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At last the crackdown on crime takes shape

Resources minister Lord De Mauley’s assertion that a priority for 2013 would be a “crack down on waste crime” is beginning to take shape in the form of two recent consultations covering environmental crime.

The proposed guidance on environmental sentencing is long overdue. For many years, the ESA has been calling for sentences for crimes such as fly-tipping to more truly reflect their seriousness.

Criminals prevent waste from being managed in a controlled way and deliberately put society at risk. The impact of their crimes has serious environmental, economic and social consequences, and undermines legitimate businesses.

It is to be hoped that the new guidance will ensure the courts make full use of their powers and impose sentences for environmental crimes which act as real deterrents.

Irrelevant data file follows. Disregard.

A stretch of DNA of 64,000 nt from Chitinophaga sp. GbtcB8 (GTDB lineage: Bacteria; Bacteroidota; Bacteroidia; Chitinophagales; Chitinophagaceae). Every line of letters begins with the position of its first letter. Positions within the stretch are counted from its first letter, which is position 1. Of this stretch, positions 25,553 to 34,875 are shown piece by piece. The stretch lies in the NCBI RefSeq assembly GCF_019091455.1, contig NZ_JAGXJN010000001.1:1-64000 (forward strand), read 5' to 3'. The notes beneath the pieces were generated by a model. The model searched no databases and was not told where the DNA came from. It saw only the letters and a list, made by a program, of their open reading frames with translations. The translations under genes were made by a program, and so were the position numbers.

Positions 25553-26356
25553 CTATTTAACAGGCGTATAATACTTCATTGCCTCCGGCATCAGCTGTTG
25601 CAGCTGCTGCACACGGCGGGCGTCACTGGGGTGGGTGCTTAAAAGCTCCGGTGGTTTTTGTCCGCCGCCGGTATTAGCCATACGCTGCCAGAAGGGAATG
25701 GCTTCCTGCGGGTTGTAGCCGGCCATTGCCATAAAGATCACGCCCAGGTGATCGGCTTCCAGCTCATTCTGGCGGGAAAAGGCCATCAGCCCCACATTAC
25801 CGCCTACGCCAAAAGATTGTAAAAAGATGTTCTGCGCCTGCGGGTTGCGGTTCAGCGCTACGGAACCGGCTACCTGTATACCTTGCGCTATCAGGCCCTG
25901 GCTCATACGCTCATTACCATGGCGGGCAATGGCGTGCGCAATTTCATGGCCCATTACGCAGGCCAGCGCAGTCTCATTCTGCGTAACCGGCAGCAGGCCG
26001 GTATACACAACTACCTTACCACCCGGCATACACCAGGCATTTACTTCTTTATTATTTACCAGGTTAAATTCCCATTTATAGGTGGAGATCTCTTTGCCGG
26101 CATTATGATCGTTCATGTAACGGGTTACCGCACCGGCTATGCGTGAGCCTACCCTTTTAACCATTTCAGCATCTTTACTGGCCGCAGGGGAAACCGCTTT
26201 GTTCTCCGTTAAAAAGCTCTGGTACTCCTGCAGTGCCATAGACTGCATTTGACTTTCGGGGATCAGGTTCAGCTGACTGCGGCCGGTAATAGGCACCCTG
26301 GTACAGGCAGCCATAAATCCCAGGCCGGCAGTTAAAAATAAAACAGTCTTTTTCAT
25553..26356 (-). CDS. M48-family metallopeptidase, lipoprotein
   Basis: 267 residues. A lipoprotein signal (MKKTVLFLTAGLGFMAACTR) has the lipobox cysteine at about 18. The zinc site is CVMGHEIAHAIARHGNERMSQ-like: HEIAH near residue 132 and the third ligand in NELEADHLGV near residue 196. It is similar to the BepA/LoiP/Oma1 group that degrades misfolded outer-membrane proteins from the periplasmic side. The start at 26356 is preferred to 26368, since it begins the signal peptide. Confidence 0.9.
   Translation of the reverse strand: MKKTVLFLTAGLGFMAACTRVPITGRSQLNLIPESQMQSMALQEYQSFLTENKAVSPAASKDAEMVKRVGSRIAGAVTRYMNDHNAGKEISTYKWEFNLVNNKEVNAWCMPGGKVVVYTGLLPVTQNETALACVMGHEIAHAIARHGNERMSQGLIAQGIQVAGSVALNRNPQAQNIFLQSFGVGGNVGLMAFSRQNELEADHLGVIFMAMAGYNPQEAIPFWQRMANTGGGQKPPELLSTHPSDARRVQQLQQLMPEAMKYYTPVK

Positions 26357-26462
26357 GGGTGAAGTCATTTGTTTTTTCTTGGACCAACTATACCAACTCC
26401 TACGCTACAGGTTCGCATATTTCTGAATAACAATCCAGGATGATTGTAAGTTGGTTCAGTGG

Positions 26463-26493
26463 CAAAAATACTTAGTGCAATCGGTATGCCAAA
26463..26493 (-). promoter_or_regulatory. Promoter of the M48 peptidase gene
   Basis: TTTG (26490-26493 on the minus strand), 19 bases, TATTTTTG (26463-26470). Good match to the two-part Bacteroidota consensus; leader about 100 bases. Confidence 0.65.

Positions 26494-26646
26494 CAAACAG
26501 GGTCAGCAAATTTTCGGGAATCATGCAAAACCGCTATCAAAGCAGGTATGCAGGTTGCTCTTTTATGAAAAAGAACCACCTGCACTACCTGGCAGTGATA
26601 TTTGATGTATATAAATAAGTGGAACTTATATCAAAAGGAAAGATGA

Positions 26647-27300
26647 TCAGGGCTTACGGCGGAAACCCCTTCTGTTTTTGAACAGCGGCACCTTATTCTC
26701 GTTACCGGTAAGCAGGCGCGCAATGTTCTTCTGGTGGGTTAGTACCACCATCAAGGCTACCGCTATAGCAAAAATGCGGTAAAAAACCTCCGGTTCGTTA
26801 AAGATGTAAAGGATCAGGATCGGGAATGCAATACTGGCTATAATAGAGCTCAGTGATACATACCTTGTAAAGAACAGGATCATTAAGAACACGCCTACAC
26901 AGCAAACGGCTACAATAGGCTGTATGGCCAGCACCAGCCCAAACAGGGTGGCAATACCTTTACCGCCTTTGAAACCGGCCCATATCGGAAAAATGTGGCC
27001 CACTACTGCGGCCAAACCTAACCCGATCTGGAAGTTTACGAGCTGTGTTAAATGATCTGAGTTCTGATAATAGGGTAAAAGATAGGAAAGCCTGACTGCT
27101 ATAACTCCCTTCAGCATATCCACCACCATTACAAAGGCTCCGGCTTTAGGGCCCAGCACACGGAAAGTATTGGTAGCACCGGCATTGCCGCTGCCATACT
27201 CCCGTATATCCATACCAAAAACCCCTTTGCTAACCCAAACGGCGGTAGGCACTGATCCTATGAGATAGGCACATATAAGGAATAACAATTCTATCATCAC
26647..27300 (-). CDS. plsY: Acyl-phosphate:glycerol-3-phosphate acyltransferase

The ESA also supports the proposed tightening up of the law and the inspection regime surrounding the export of waste that is contained within Defra’s recent consultation on transfrontier shipments.

Where criminals try to export waste illegally, we expect tough enforcement action. One of the reasons we developed the MRF Code of Practice was to help authorities target this sort of illegal activity.

There is also a need to crack down on crime involving hazardous waste, including tackling movements of such waste within the EU which were contrary to the waste hierarchy and the proximity principle.

Sam Corp, Head of regulation, the Environmental Services Association

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